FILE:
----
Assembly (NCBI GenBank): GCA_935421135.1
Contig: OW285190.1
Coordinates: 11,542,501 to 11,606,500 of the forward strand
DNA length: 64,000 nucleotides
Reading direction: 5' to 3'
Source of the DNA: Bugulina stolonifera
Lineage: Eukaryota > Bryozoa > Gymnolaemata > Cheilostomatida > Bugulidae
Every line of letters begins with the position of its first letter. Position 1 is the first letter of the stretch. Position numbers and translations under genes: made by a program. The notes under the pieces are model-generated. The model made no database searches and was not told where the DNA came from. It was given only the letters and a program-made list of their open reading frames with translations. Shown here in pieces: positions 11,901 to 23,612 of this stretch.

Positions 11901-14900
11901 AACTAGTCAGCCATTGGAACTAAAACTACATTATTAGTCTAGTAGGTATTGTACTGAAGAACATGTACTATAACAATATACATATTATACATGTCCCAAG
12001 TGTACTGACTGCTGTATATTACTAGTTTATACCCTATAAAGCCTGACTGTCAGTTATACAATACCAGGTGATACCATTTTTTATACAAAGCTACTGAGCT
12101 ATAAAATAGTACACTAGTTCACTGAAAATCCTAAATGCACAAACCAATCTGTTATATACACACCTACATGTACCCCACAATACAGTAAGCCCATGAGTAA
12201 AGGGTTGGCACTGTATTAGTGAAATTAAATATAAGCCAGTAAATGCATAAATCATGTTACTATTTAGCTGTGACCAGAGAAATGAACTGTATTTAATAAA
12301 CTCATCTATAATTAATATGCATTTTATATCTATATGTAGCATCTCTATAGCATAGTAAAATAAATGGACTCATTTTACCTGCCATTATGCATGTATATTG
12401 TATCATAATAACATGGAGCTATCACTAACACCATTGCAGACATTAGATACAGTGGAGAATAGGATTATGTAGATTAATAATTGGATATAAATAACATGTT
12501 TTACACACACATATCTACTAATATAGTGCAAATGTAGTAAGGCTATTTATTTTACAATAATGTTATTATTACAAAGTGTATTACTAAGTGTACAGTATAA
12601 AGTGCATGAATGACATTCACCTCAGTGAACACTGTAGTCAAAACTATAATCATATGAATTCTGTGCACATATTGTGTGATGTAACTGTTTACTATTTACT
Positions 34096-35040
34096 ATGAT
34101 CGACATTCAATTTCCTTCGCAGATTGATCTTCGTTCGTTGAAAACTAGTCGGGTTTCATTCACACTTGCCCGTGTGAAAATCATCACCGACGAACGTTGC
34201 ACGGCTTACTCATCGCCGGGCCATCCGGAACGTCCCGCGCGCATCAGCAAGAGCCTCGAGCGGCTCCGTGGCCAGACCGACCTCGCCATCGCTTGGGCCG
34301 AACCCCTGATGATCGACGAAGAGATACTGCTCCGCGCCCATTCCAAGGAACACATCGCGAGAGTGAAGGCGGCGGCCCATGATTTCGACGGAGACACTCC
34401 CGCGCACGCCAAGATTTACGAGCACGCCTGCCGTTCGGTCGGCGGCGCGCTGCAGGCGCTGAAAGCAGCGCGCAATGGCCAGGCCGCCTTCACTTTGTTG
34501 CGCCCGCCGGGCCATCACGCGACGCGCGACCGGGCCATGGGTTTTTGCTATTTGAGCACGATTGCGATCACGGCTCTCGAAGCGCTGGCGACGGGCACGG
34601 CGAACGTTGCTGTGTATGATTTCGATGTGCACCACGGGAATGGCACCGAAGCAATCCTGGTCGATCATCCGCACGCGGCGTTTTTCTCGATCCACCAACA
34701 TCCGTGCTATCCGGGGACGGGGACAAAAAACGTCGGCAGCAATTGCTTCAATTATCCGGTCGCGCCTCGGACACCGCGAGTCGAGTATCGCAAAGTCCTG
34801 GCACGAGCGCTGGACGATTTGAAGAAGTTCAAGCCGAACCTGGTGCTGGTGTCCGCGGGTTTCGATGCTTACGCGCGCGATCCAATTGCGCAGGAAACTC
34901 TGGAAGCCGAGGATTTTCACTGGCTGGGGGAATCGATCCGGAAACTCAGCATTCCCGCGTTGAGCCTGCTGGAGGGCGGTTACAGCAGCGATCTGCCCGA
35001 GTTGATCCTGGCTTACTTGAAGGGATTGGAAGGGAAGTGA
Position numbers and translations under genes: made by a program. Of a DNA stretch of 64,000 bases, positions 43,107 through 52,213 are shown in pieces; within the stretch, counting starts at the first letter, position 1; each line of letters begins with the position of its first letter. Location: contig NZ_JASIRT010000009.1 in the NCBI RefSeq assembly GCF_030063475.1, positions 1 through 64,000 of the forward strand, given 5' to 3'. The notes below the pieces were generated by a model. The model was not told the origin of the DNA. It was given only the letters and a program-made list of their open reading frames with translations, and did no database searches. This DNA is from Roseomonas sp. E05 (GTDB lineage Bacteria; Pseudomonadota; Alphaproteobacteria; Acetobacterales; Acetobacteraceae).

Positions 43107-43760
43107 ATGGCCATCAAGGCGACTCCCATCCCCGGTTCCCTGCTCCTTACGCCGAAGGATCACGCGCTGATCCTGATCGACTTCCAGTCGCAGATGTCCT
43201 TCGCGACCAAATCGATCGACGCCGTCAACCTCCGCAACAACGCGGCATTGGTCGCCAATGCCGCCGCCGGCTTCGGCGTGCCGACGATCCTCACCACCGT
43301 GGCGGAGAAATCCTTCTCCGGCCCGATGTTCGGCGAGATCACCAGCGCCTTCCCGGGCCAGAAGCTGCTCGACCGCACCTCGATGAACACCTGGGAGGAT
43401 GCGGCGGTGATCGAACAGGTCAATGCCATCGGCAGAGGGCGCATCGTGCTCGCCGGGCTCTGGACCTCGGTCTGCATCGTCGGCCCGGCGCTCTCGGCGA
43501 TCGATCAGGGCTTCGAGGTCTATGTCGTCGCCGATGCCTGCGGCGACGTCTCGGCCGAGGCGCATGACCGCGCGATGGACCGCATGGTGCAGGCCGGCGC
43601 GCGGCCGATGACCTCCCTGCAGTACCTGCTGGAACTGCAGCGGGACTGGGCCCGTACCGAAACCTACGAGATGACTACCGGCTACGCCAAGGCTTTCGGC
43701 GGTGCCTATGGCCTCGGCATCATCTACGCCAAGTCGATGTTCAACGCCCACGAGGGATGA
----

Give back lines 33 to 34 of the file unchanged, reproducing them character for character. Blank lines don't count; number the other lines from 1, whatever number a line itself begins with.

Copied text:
43201 TCGCGACCAAATCGATCGACGCCGTCAACCTCCGCAACAACGCGGCATTGGTCGCCAATGCCGCCGCCGGCTTCGGCGTGCCGACGATCCTCACCACCGT
43301 GGCGGAGAAATCCTTCTCCGGCCCGATGTTCGGCGAGATCACCAGCGCCTTCCCGGGCCAGAAGCTGCTCGACCGCACCTCGATGAACACCTGGGAGGAT